My only other concern with the book was the ending. If you prefer not to know, skip this paragraph. If you are okay with small spoilers, keep reading. So… I’m reading along wondering if the book will be a happily-ever-after story or a heart-crushing painful one. I’m definitely more like Arthur minus the Jewish background and desire to attend Yale. I have a free spirit like Ben but I would never show up late nor be friends with an ex the way he was. At 95% in, the book ends with Arthur going back to Georgia for his senior year (was in NYC with parents just for a summer). We don’t know how it ends… but in the epilogue, we do. They go off to college / career separately and have different lives that still intersect. I don’t want to give it all away, but it made me stop and think… isn’t letting go of love hard? I’ve had two prior long-term relationships (5+ years each) end before I met my current partner. Going thru that at 17 (a precocious 17) must be worse.

Yikes, this is a review about a book. Why am I being so personal? I suppose it means the writing, characters, and story were that strong… I connected on many levels. To see how two young guys in high school learn how to date, how not to get mauled on a subway by a bigot, to deal with parents meeting one another, to be out at such a young age… it’s all a challenging and eye-opening experience. I see it with younger friends and family, but to read about it with two kids you just want to hug is a different sort of emotional heart-string tug. I admit I teared up in the end, and Ben’s grand gesture was adorable.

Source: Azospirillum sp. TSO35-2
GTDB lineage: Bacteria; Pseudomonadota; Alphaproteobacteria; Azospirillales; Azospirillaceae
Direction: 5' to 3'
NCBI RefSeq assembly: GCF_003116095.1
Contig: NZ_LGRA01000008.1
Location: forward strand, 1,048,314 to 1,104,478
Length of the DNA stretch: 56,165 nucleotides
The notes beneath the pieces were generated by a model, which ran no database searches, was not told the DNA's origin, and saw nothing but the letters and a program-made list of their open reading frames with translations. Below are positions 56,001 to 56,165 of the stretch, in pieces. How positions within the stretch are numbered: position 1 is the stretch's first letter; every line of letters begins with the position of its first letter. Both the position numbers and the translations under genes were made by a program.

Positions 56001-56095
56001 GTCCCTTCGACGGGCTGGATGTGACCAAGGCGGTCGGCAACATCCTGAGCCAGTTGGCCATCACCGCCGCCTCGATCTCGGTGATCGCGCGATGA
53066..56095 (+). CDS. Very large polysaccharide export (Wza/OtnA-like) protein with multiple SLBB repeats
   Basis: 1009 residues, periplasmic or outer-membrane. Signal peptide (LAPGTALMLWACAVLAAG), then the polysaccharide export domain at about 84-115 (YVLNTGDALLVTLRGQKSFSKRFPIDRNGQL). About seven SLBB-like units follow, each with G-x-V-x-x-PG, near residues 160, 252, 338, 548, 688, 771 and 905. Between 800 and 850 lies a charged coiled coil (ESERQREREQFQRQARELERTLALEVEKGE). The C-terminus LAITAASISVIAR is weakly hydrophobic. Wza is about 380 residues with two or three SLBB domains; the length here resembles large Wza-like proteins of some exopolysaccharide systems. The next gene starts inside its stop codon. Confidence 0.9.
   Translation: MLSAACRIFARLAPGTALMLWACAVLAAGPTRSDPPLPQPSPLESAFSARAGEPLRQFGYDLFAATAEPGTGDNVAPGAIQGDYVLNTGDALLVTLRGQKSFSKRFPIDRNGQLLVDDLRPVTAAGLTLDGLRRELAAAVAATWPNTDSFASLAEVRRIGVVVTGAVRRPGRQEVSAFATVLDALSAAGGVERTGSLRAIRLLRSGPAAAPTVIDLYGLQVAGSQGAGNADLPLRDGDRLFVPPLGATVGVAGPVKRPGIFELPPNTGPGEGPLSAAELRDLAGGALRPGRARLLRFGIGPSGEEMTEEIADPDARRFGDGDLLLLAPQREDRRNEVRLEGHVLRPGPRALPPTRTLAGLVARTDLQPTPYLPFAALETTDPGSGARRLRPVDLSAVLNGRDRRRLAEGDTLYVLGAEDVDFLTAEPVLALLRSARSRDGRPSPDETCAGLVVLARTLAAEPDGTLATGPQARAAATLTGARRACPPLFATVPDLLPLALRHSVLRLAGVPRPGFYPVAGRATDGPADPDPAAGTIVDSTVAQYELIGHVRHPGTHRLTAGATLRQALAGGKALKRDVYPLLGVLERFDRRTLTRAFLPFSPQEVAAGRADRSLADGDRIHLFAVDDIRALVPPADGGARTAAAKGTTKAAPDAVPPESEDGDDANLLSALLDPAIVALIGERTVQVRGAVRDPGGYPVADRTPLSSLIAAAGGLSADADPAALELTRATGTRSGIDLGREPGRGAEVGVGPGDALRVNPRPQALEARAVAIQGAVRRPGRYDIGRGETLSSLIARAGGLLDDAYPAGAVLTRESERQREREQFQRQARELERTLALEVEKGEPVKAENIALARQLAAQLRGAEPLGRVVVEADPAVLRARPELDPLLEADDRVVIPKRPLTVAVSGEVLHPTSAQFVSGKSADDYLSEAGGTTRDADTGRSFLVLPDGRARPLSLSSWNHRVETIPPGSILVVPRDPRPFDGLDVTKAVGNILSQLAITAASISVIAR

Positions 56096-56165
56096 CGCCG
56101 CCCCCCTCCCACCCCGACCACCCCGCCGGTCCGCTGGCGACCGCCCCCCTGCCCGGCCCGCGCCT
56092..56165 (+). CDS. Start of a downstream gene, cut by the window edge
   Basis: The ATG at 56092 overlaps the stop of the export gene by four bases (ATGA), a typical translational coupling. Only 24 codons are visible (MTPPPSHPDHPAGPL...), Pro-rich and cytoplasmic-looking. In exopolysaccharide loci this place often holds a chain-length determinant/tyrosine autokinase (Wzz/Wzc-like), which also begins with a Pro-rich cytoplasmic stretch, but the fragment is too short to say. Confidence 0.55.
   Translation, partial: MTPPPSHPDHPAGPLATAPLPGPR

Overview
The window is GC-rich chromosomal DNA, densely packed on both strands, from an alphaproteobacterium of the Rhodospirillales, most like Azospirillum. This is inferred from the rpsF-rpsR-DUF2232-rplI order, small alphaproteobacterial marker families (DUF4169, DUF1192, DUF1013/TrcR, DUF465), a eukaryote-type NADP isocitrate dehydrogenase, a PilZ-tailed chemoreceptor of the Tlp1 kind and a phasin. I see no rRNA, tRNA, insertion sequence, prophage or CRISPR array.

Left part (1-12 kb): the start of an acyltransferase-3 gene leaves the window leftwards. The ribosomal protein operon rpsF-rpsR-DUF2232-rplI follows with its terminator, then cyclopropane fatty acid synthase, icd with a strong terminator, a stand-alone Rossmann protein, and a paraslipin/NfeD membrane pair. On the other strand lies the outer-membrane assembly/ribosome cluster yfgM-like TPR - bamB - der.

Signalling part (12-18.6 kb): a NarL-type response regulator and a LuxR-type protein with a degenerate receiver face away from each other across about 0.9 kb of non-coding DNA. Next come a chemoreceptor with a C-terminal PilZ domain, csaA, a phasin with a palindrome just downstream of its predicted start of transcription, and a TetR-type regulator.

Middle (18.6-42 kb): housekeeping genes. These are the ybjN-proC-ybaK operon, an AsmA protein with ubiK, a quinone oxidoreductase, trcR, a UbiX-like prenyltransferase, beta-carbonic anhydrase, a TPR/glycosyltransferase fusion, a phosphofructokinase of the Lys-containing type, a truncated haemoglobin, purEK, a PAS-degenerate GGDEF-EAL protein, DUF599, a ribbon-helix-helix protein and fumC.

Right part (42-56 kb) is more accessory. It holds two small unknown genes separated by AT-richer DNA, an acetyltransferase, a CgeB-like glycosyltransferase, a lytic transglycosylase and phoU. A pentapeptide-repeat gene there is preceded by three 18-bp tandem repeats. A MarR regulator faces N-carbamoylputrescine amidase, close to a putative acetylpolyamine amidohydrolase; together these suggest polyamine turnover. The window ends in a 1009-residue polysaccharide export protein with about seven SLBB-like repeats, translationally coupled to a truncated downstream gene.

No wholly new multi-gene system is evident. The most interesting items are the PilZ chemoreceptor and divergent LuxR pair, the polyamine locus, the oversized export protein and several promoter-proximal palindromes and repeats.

So… I’ll definitely read more from both authors. I recommend this book. Some will find it trite / overdone / simple… but honestly, they just like to complain and have no heart (no offense intended, I respect our differences)… I always look for the wonderful sentiments in a book and enjoy when my boundaries are pushed to think about things differently. Kudos for making it happen here.

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About Me